Ethnocentrism is the act of judging another culture based on preconceptions that are found in the values and standards of one's own culture – especially regarding language, behavior, customs, and religion. These aspects or categories are distinctions that define each ethnicity's unique cultural identity.
Origins of the concept
The term ethnocentrism was coined by Ludwig Gumplowicz and subsequently employed by social scientist William G. Sumner. Gumplowicz defined ethnocentrism as the reasons by virtue of which each group of people believed it had always occupied the highest point, not only among contemporaneous peoples and nations, but also in relation to all peoples of the historical past.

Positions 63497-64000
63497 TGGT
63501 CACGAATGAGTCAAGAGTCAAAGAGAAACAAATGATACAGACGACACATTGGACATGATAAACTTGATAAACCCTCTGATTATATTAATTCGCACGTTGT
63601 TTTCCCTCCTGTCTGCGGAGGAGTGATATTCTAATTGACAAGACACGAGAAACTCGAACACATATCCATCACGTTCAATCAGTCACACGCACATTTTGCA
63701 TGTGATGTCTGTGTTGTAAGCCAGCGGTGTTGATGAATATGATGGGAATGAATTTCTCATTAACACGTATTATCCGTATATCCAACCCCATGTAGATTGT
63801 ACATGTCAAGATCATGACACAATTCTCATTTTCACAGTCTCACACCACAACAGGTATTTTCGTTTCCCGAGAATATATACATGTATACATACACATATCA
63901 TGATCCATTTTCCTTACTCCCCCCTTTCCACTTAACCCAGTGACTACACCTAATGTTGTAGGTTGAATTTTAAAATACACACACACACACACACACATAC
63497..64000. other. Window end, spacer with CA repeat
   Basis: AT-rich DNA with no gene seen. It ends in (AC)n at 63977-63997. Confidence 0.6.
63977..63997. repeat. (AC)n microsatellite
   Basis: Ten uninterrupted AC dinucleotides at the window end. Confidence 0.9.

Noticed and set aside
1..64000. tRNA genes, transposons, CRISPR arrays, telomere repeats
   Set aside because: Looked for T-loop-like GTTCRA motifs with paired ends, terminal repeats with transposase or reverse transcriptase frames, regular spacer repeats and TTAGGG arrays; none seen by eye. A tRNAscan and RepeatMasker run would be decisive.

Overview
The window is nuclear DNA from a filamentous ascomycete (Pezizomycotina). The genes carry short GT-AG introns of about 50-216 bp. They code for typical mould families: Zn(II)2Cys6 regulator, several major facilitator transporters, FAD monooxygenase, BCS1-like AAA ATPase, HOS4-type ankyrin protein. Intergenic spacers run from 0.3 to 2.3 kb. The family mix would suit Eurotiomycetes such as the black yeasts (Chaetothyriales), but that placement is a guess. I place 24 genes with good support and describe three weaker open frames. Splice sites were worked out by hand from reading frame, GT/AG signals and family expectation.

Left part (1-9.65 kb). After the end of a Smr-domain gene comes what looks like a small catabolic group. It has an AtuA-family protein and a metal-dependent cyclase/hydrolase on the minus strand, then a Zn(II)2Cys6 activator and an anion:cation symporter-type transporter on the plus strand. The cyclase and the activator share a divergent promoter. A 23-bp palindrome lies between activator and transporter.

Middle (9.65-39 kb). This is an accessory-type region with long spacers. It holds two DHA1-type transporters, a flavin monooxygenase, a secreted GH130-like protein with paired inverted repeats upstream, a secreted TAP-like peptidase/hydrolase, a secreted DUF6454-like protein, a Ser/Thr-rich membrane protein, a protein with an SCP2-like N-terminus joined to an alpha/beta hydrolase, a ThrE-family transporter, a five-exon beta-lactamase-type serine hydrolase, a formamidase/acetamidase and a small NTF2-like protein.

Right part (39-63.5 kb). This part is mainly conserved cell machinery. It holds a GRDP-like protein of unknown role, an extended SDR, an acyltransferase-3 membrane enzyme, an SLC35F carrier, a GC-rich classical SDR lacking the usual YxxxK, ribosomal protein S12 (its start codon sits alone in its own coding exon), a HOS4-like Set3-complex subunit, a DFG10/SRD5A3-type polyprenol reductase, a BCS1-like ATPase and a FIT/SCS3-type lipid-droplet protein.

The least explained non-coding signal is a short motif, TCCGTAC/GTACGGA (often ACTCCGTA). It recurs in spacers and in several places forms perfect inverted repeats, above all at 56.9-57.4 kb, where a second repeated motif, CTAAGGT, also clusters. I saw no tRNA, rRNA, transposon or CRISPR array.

William G. Sumner defined ethnocentrism as "the technical name for the view of things in which one's own group is the center of everything, and all others are scaled and rated with reference to it." He further characterized ethnocentrism as often leading to pride, vanity, the belief in one's own group's superiority, and contempt for outsiders. These problems may occur from the division of societies into in-groups and out-groups. Ethnocentrism is explained in the social sciences and genetics. In anthropology, cultural relativism is used as an antithesis and antonym to ethnocentrism.